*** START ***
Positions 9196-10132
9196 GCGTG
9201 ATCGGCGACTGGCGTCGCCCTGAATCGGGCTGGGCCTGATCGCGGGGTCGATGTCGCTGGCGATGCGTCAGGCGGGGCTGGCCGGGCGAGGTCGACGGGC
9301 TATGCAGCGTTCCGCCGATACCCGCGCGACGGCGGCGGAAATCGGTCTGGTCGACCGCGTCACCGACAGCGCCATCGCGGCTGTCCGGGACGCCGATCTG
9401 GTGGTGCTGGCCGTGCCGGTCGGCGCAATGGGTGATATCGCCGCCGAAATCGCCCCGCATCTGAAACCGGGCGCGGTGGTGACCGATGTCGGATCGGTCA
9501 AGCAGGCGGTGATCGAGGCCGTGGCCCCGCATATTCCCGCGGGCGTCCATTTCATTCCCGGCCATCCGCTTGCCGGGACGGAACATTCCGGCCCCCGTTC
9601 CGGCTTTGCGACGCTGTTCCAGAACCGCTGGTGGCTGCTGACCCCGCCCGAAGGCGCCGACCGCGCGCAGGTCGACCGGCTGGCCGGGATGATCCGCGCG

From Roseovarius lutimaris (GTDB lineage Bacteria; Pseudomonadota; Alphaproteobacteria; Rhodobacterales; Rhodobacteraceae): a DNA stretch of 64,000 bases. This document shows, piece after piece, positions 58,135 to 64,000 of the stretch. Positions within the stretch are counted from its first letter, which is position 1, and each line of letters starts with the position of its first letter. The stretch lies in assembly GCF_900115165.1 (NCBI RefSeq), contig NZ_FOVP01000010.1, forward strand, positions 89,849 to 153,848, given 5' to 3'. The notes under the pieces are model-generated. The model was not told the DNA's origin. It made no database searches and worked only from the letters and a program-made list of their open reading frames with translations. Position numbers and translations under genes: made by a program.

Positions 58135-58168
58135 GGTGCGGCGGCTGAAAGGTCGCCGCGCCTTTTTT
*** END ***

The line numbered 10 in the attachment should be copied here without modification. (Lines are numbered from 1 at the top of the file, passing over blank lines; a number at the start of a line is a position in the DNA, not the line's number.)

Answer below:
58135 GGTGCGGCGGCTGAAAGGTCGCCGCGCCTTTTTT